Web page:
Computer technicians in the U.S. can expect promising job prospects in the coming months, according to recent reports.

For instance, recently reported that 18 states and Washington D.C. have fewer graduates with computer-related degrees than the total number of available jobs. In California alone, the number of open positions is almost triple the amount of new computer science graduates in the Golden State.

As a result, tech-savvy job seekers who have a background in computer software or information technology, should have little trouble finding career opportunities. According to NetworkWorld, Moody's Analytics has predicted that approximately 138,000 technology jobs will be added in 2011.

“The recovery, which started in the big areas like Silicon Valley, has now spread to all of these other places,” said Alice Hill, managing director at

Furthermore, a new survey by the Illinois Technology Association reveals that the growth of the technology industry is helping reinvigorate the Prairie State's economy in the wake of the recession. According to the poll, which questioned more than 100 tech-related companies, about 40 percent of respondents said that they experienced revenue growth of at least 20 percent in the previous six months.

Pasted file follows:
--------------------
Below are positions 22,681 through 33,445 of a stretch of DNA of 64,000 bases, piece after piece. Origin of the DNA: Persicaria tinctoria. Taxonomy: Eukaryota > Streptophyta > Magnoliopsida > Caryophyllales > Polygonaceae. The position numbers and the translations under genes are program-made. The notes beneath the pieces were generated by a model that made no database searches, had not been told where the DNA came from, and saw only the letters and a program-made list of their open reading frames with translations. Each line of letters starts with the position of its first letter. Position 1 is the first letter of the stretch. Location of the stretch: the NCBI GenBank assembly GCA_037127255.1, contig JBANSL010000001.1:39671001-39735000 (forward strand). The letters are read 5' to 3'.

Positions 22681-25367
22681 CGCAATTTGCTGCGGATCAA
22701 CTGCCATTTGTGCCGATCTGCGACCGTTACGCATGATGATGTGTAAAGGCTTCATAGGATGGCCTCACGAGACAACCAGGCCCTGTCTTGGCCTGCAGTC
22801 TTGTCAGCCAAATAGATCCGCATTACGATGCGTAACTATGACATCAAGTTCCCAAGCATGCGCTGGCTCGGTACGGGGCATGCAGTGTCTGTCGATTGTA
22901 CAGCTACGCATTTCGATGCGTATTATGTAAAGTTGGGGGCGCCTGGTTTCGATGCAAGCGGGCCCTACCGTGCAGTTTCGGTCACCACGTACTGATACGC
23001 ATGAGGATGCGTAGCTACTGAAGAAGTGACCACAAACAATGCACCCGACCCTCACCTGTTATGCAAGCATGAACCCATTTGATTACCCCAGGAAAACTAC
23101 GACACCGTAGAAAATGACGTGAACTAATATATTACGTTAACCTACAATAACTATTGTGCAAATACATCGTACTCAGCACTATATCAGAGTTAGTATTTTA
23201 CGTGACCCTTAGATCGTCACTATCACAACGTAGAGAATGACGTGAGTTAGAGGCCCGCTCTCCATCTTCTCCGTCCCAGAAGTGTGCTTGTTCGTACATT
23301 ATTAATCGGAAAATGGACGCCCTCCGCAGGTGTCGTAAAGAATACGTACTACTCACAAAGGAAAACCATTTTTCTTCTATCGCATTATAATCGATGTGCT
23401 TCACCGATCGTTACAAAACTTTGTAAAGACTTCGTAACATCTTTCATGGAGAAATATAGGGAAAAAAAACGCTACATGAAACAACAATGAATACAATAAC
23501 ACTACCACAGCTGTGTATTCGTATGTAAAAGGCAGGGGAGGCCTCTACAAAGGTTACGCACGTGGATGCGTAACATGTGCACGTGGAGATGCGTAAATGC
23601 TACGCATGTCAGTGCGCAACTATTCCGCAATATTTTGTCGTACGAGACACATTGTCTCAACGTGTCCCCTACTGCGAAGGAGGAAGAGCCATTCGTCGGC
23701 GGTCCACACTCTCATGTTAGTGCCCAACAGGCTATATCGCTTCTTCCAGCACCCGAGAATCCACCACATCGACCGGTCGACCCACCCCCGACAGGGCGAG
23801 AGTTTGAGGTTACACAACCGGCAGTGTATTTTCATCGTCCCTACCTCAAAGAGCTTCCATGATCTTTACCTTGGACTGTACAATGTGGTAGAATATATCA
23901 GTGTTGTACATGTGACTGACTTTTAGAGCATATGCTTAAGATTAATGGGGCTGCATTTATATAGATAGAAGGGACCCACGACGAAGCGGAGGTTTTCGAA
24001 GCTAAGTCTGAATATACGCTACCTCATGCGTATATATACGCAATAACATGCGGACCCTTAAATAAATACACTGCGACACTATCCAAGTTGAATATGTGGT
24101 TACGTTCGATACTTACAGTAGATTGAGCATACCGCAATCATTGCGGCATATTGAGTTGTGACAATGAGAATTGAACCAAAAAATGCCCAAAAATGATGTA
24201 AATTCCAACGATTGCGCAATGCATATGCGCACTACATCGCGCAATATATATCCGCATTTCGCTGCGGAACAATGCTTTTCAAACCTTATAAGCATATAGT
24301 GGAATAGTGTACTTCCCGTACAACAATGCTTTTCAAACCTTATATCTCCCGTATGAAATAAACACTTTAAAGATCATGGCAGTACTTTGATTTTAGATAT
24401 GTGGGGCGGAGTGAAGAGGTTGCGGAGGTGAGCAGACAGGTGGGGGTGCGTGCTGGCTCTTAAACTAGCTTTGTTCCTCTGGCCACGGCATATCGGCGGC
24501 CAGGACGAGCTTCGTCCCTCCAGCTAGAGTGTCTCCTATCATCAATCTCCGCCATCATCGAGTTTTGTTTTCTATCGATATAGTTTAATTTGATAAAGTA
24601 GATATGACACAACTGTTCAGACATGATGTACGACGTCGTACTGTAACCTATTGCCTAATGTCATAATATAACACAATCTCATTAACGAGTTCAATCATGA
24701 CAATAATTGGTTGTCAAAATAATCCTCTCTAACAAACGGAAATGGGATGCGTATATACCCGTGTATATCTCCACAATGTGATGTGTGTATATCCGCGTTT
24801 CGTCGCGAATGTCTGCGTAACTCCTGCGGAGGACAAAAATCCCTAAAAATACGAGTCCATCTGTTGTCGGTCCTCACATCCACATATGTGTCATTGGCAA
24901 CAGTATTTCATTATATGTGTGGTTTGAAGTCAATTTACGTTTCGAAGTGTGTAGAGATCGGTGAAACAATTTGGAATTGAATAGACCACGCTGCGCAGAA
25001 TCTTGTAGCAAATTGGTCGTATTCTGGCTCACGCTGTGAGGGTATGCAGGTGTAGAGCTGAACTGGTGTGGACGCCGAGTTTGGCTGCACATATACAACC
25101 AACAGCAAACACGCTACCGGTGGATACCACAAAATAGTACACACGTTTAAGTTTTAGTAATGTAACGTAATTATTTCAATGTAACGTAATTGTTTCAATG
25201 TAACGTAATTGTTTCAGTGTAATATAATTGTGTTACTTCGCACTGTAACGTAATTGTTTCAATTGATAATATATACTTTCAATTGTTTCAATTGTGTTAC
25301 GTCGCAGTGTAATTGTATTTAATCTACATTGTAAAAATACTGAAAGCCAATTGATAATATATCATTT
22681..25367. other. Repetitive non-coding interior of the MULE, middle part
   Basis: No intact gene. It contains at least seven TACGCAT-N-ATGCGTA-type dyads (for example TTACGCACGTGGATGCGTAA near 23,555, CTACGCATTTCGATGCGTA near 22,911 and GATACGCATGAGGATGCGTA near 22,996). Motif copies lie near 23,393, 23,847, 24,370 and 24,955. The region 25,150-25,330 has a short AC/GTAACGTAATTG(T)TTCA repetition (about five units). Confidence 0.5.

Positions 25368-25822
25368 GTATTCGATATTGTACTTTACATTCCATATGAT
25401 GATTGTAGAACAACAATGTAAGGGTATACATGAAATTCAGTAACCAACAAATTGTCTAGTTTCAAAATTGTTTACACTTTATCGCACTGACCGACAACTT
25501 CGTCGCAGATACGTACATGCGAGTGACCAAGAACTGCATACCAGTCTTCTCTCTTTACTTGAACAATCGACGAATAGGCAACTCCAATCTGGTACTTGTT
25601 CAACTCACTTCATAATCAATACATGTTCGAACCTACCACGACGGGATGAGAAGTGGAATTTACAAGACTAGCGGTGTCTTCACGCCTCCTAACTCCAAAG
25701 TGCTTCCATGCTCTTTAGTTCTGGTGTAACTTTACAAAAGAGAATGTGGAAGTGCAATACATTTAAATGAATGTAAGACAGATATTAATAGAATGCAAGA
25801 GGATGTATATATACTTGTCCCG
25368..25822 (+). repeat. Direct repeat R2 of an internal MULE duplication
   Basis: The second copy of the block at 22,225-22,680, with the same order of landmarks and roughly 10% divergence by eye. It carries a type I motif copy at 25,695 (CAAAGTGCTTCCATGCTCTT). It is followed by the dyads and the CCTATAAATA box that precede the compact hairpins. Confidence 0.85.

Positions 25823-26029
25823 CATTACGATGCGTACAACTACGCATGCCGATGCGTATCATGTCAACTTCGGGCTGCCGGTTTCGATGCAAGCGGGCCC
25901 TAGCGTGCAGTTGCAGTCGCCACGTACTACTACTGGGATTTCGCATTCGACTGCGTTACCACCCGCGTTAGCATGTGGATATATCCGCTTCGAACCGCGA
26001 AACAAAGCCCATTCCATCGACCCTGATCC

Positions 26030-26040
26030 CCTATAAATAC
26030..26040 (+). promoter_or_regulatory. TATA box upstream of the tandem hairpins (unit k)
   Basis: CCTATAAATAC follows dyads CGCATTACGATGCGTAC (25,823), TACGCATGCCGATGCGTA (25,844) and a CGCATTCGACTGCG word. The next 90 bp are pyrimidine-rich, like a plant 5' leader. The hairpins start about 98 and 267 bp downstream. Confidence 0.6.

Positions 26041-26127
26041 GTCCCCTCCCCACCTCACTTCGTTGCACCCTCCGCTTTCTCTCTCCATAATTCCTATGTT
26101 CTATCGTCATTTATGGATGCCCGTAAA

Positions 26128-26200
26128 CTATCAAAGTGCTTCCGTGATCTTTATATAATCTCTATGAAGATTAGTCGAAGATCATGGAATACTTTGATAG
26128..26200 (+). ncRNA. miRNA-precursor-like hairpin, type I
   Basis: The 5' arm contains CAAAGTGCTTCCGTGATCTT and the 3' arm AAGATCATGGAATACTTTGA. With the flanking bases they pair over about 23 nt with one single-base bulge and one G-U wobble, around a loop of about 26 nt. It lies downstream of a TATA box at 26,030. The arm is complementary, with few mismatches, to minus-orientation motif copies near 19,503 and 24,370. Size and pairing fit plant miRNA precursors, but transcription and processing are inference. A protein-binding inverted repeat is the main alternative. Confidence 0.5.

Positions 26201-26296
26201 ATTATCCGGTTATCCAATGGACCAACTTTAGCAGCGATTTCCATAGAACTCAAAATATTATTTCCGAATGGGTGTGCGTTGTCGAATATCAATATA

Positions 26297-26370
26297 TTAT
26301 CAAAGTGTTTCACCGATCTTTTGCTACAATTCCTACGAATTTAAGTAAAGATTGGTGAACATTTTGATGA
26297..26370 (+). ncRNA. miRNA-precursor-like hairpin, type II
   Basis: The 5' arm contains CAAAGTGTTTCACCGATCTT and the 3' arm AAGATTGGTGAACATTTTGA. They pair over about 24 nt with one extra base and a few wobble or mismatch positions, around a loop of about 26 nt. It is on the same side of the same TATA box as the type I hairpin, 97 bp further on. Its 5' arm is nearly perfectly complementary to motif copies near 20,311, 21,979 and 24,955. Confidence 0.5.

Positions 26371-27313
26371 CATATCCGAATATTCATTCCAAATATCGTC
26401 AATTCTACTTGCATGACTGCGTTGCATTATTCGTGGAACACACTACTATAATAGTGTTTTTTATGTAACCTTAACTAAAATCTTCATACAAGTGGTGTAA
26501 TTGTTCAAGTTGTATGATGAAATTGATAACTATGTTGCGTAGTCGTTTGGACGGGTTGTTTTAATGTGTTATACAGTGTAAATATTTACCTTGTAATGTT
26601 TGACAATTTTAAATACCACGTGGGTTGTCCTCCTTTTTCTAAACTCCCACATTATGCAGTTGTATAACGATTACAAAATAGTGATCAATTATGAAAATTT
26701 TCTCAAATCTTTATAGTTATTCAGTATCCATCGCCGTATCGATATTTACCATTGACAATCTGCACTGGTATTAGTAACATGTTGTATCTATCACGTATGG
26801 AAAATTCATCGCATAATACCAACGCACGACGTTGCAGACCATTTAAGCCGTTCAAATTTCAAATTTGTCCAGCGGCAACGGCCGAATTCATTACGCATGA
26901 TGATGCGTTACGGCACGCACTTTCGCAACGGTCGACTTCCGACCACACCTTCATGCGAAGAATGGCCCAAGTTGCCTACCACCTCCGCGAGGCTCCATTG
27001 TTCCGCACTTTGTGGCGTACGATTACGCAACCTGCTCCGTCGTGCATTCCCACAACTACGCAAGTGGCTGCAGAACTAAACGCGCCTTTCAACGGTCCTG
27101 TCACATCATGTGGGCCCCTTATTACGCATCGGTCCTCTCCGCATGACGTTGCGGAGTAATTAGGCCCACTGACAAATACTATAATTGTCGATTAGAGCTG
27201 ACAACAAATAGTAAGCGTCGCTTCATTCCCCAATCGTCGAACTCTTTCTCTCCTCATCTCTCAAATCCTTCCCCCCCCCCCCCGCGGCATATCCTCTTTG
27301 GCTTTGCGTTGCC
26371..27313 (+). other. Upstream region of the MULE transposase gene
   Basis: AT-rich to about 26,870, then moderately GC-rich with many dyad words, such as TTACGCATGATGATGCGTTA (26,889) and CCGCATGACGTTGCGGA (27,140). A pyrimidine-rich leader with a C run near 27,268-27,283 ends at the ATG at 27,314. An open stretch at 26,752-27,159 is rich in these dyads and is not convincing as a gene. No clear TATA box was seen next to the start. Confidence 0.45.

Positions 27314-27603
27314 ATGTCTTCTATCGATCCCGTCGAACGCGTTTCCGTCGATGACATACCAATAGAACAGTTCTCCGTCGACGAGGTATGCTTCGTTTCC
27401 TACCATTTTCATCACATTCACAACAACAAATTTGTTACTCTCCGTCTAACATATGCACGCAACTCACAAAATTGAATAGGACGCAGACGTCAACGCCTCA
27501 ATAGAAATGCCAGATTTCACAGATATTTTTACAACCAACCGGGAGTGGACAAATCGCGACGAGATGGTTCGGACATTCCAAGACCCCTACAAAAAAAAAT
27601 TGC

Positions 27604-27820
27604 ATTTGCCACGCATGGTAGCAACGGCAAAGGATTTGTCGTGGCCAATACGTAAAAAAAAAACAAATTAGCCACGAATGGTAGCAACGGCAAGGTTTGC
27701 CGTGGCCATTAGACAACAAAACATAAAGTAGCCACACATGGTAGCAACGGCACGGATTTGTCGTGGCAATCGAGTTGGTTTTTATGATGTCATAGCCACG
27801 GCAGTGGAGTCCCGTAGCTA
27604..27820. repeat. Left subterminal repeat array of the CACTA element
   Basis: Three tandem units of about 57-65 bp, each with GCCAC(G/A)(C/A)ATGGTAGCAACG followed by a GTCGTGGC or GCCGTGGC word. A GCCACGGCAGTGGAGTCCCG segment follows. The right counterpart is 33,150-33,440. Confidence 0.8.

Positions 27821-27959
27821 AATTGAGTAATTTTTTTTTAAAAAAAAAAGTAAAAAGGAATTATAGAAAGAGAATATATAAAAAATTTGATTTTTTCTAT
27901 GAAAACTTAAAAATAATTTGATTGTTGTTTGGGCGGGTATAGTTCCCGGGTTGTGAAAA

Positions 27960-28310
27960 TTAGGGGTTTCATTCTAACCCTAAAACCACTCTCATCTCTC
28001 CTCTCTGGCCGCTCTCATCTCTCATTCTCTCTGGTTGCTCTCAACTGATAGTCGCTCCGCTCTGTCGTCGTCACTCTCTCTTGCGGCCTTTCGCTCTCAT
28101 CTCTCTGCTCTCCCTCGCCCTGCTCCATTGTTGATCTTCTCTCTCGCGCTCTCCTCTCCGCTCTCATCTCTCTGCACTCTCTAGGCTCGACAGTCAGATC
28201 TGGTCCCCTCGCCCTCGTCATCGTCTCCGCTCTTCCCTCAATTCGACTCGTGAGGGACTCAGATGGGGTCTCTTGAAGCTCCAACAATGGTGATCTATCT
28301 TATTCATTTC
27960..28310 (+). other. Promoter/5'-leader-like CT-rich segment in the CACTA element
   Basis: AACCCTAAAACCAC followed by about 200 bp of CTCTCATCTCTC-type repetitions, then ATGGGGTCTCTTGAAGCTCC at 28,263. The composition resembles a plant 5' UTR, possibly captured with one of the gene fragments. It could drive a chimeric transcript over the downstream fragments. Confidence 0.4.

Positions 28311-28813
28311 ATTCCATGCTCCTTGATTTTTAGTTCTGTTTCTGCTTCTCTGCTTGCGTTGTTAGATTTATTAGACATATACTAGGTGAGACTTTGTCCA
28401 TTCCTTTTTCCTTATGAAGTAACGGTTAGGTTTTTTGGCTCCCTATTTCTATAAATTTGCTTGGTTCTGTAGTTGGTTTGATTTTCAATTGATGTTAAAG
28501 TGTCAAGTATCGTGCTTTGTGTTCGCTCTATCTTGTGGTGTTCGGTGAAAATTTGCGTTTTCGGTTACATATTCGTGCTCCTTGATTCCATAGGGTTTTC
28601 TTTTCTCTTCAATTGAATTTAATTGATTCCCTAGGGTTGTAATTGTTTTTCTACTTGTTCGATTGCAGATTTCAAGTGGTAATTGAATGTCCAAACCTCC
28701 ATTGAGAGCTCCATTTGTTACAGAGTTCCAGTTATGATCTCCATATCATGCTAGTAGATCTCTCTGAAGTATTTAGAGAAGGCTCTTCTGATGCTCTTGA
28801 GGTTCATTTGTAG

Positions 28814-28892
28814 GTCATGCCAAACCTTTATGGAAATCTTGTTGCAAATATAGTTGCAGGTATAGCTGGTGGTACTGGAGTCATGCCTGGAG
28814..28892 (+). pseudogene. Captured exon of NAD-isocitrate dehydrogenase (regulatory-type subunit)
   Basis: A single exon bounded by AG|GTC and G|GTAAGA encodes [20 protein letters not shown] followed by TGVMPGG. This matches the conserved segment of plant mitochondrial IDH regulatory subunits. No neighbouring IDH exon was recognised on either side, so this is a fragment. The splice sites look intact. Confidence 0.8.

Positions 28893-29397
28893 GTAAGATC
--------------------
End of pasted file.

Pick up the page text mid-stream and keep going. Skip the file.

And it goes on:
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With technology seemingly progressing everyday, it is no wonder that companies on the cutting edge are hiring.
A recent poll of chief executive officers (CEOs) about economic conditions in Silicon Valley revealed that many are optimistic about increases in hiring, according the San Francisco Chronicle.
The survey asked 175 executives a number of questions and revealed that 66 percent of them had increased payroll in 2010. The news source reports that that figure represents the highest percentage since the annual Business Climate survey’s inception eight years ago.
“So 2010 was a comeback year for Silicon Valley,” said Carl Guardino, president and chief executive officer (CEO) of San Jose’s SVLG, a nonpartisan public-policy group. “What’s exciting is we’re seeing job growth not only globally but here in Silicon Valley.”
Looking forward, 55 percent of expect job growth in the region to be even higher this coming year.
Silicon Valley isn’t the only place adding technology jobs as the Chicago Tribune reports that Chrysler is adding 60 positions at its Kokomo, Indiana plant. Some of these roles will reportedly concern information technology.

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